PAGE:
Radon in Erie CO Homes

 

34). Does the builder automatically install a sump-pump, into the home’s sump pit?  *If not, this should be done IMMEDIATELY after closing by the homeowner!   Failure to install a sump pump, leads to almost all the severe cases of basement floor/foundation damage, and basement flooding we see.  The sump pit and sump pump, function to evacuate ground water away from the home’s foundation and to minimize the swelling of expansive soils under the foundation.   It is typically no more than $600-$1000 to have a pump installed and properly plumbed.   This is the best $600-$1000 you will ever spend on the home!  We see countless homes yearly, with $50,000-$100,000 worth of foundation damage, that most likely could have been prevented with a properly installed sump pump. 

Sump pump in an Erie CO home

 

35). Does the builder automatically finish the basement, or leave it unfinished? 

  • If it isn't standard, is it an option to have the builder finish it?   
  • If the builder does have the ability to finish it, what is their charge to do so? 
  • *The going rate to have a basement finished after closing, is around $45-$50 per square foot, with basic builder-grade materials.   The builders can often offer it at a cost far below this, due to their economies of scale.  If the builder finishes it, you can also roll the cost into your mortgage payment for less money per month, that taking out a home equity loan to do it later.  Opting for the builder to finish the basement often makes good financial sense, if you can afford it.

36). If the builder leaves the basement unfinished, do they provide the following infrastructure to make it practical to finish it in the future: 

  • Adequate electrical service, or ideally a sub-panel in the basement with enough open breakers in the panel to wire the basement?
  • Rough-in plumbing drains for a bathroom, with a toilet and shower?
  • Rough-in plumbing drains for a wet-bar and/or a Mother-in-Law kitchen?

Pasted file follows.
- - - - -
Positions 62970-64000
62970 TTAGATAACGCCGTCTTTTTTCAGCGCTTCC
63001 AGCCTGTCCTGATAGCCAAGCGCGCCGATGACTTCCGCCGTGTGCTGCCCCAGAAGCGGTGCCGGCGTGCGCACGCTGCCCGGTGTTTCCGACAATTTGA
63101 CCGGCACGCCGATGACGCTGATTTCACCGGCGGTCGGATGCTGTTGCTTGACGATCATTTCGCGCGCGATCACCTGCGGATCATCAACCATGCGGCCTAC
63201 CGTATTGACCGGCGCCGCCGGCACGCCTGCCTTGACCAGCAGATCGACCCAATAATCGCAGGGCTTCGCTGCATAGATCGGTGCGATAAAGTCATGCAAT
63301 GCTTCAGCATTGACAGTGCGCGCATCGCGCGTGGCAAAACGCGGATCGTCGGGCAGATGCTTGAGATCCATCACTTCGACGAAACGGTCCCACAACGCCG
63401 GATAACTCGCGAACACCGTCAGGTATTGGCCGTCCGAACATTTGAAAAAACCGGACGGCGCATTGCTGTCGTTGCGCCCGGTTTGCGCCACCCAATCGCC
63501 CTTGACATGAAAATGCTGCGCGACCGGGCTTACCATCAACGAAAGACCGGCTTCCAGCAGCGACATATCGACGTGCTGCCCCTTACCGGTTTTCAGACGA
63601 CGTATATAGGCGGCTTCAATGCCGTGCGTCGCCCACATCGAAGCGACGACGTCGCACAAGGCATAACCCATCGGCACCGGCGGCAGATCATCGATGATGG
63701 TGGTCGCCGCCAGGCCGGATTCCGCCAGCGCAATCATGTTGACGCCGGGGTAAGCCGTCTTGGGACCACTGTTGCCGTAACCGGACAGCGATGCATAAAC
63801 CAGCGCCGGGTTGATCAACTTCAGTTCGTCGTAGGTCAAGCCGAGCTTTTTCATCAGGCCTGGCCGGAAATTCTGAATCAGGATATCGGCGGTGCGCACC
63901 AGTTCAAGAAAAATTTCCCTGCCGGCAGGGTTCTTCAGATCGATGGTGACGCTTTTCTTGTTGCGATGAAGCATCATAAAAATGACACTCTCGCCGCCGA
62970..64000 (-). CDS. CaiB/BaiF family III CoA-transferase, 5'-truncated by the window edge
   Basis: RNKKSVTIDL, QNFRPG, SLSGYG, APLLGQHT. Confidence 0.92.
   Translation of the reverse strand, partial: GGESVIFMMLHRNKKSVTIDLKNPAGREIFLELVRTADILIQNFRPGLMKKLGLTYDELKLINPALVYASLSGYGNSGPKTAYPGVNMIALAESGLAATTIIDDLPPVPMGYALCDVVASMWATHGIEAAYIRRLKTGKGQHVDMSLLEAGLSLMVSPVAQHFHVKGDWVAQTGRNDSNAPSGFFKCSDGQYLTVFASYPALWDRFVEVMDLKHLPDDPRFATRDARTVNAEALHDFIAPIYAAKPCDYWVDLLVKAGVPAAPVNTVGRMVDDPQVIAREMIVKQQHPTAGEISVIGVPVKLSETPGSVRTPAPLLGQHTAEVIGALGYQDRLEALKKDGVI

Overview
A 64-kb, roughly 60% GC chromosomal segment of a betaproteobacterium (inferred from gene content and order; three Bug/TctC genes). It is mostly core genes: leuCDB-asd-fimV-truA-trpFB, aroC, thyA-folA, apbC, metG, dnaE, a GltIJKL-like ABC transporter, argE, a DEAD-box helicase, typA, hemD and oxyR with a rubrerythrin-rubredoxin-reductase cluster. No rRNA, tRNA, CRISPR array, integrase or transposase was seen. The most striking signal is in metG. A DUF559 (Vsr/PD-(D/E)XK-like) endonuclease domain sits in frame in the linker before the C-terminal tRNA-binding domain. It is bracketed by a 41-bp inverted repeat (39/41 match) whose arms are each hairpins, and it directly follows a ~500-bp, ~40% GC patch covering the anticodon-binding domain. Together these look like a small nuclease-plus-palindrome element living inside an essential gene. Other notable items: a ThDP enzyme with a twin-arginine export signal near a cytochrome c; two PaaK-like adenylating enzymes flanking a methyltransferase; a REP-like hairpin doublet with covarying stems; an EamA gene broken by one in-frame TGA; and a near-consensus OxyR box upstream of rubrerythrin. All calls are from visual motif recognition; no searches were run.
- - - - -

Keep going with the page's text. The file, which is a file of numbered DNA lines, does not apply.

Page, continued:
• Are the water heater and furnace ("mechanicals") placed intelligently in a corner, or by a side wall?  Or does the builder plan to cut corners, and place them directly in the center of the basement? *If the builder indicates that the mechanicals will be placed in the center of the basement, contest this fiercely!  Basements with mechanicals in the center of the room, can never be finished with the desirable "open floor-plan" that most buyers want.  This will diminish the usefulness, and re-sale value of the home's basement!

37). Is the HVAC ducting sufficient to finish the basement, or will it need to be expanded on later to comply with building code?

 

38). Will the basement floor be constructed with an elevated wooden Sub-floor and crawl-space (pier and beam foundation), or a concrete slab (slab on grade foundation)?   A slab on grade foundation should only be utilized if the lot’s engineering soil-survey had results in the excellent to good range.   If the soil survey shows moderate to high content of expansive soils, then the builder should ideally be utilizing either a pier and beam foundation, or an elevated slab design such as the one shown at:  https://www.youtube.com/watch?time_continue=1&v=oPPSUm-PWX0

*Most builders will typically construct homes with a slab-on-grade foundation, even when the soil survey shows “Moderate” levels of expansive soils.   This is allowable per building code in most areas.  Great care should be taken to always make sure the sump pump in these homes is functioning properly, and that the soil around the homes perimeter has a sufficient slope, channeling water away from the home’s foundation!

Slab Foundation diagram

Pier and Beam Diagram

 

39). What is the builder’s warranty coverage on the concrete basement floor, and/or the garage floor, if heaving or settling occurs?  How many years is the coverage, and how many inches (or centimeters) of movement must occur before they will remedy it under warranty?

Electrical:

40). Do the bedrooms come standard with wiring for a ceiling fixture with a wall switch, or is this an option? 

  •  If it is included, is it rated to mount a ceiling fan?
  • Or is a fan-rated fixture mounting an additional cost? 
  • *Nothing in a home is more annoying than a bedroom without a light fixture on the ceiling.  Many builders will  "nickel and dime you" for even the most basic wiring.  If code doesn't require it, they usually don't include it as a standard option. 

41). Do the bedrooms include switched outlets, for conveniently switching off nightstand lamps, and oscillating fans, etc?

42). Will the laundry room be wired with a 30amp, 220v outlet to power an electric dryer? 

  • Or, is it only wired with a 120v outlet and a gas line for a gas dryer?
  • Does the builder include a Ground Fault Circuit Interrupt (GFCI) outlet in the laundry room?  (*Code requires it, but we see many builders get away with leaving one out.)